Thank-you etiquette: A primer on receiving politely
They say that it's better to give than to receive. While it's true that giving a gift is certainly enjoyable, it's also fun to be on the receiving end. When someone has made the effort to give you a present, it's important that you let them know how much that gesture means to you.
It's not an exaggeration to say that knowledge of etiquette
isn't what it once was among the general population. Today's society is less formal, and while that's not necessarily a bad thing - or a universal thing - it's important to know the essentials. And because you'll give and receive gifts countless times in your life, knowing how to act politely is important.
Whether you're a graduate, a newlywed or a birthday boy or girl, keep these tips in mind for expressing your gratitude with style.
* Receiving a gift in person. At events like graduation parties or baby showers, guests are guaranteed to bring gifts. It's a nice gesture to open gifts when everyone is present, but if that's the case, remember to be equally enthusiastic about each gift. If you say a bland "Thank you" for one person's gift and "It's what I've always dreamed of!" for another, you could easily hurt feelings. As you open gifts, have someone record who gave which item.
* Receiving gifts in the mail. If a friend or family member can't make it to your event and sends a gift by mail, it's important that you contact them as soon as you can after receiving the gift. If you don't, the giver might be concerned that it got lost somewhere along the postal trail. A phone call is a nice, quick gesture, but writing a thank you note is always a good idea.
* Send a proper thank you note. In the age of Facebook party invitations, email and chatting are often seen as the quickest way to say thanks. But while speed is good, putting a bit more effort into it will go a long way in expressing how much you value what you were given. Personalized thank you cards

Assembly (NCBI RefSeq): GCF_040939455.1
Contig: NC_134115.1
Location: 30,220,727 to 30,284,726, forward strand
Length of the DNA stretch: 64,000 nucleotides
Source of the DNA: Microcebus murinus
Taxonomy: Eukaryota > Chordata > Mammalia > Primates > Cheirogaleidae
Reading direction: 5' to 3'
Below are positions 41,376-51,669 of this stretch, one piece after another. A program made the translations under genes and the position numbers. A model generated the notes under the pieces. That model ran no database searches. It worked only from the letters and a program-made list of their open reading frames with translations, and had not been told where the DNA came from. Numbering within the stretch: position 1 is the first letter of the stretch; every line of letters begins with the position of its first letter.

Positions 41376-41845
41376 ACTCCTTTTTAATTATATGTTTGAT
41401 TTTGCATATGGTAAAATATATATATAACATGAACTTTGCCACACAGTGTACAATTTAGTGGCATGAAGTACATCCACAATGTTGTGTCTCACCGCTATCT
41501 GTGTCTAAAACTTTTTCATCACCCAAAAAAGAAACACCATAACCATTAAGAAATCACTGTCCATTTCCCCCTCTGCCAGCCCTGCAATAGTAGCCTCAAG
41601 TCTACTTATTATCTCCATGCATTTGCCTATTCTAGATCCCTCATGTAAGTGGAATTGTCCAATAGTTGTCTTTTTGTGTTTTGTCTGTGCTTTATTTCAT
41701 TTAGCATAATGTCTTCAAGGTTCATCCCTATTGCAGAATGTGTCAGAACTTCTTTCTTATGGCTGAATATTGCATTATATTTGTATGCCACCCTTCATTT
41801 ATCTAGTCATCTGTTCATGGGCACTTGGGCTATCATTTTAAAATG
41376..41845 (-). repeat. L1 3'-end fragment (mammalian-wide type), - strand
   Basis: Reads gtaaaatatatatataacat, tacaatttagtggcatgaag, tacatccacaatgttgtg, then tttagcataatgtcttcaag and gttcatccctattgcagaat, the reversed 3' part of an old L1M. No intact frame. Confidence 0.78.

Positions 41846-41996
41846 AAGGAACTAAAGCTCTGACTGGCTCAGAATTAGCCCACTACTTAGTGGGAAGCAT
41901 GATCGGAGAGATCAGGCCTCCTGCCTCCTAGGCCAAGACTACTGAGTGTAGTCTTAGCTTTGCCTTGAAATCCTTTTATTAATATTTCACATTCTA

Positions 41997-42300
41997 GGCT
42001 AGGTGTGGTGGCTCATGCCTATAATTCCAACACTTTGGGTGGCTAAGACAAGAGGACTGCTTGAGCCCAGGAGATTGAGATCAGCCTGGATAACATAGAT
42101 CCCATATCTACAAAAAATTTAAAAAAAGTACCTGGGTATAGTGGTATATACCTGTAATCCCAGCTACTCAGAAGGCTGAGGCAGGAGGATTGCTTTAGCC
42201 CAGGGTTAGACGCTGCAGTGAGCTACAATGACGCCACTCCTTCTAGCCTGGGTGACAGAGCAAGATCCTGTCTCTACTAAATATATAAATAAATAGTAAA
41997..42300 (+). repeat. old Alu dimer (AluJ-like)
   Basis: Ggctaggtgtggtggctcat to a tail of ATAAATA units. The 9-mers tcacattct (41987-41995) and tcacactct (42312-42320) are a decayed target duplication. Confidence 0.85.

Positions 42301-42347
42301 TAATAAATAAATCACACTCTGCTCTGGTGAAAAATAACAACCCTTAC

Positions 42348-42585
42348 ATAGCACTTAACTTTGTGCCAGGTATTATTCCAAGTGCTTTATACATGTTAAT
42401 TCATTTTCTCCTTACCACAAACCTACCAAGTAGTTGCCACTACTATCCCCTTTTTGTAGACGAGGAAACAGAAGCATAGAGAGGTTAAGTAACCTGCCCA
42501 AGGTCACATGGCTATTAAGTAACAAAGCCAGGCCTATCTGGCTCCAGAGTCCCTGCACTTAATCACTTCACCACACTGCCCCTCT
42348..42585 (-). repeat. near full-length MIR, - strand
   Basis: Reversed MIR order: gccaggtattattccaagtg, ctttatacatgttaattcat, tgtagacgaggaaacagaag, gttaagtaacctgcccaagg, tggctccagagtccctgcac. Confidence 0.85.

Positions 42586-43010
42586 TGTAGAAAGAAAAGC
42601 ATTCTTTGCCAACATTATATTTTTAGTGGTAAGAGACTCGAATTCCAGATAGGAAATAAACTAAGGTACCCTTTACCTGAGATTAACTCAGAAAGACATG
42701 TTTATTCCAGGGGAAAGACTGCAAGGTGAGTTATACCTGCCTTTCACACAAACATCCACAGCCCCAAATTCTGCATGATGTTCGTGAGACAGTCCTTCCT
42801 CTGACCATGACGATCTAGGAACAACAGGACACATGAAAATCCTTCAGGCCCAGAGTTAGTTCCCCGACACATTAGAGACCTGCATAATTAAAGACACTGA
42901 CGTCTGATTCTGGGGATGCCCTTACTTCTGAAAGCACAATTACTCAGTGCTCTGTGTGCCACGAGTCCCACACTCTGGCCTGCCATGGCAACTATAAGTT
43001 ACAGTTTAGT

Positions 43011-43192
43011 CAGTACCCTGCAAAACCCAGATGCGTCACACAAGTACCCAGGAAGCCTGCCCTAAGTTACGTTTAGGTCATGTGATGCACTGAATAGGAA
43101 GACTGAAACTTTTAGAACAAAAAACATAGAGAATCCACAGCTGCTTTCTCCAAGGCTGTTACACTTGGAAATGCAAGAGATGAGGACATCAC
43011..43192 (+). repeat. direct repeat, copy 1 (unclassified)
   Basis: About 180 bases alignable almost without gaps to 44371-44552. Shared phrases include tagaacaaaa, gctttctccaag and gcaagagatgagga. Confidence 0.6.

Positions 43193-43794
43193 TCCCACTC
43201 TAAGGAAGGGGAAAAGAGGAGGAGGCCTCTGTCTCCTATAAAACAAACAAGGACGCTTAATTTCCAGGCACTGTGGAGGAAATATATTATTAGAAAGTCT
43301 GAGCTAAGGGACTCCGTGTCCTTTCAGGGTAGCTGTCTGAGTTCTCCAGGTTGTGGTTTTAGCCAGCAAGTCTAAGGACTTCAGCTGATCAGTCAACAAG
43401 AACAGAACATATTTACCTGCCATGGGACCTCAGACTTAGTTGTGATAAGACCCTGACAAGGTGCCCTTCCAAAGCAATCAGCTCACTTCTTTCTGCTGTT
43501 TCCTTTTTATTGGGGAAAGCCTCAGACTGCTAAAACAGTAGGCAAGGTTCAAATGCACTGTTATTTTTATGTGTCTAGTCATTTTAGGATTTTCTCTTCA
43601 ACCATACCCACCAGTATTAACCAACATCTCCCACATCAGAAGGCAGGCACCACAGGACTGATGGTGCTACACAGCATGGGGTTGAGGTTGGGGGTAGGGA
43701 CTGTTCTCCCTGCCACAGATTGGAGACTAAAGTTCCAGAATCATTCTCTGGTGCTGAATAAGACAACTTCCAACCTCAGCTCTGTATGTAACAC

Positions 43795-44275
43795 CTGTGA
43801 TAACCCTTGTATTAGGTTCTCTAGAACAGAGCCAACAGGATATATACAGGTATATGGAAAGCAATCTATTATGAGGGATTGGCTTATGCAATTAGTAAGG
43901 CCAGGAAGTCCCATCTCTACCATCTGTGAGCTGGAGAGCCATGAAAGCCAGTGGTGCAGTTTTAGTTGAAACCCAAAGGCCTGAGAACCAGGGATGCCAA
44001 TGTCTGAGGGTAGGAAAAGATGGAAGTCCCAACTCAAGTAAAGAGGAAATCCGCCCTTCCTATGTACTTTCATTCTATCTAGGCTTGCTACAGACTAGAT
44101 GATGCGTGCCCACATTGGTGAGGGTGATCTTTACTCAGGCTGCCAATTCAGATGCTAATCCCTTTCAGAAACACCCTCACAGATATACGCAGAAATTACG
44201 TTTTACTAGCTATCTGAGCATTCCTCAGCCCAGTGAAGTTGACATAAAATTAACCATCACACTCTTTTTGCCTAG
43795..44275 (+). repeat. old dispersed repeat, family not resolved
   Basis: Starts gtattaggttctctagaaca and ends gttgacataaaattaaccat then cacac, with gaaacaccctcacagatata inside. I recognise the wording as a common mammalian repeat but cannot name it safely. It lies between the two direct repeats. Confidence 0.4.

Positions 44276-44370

, with a handwritten note, let the gift giver know that you truly appreciate their gesture. Be specific, mentioning what the gift was and how you will use it.
* Know when to send. If you receive a gift in the mail, sit down that same day to write out a note and send it out either the same day, or the next. In cases when you receive a large number of gifts at once, it's understandable that you won't get every note written right away - but try to do all your writing and have everything mailed within a week. The exception would be if you go straight from your wedding to your honeymoon. Remember that even if you forget to write note or notes within a couple of weeks, it's still better to send them out late rather than not at all.
If you're ever in doubt of what to write or say when you receive a gift, just think of what will make the gift giver understand how much you appreciate them, as well as the gift. After all, etiquette, at its heart, is about making others feel acknowledged and good.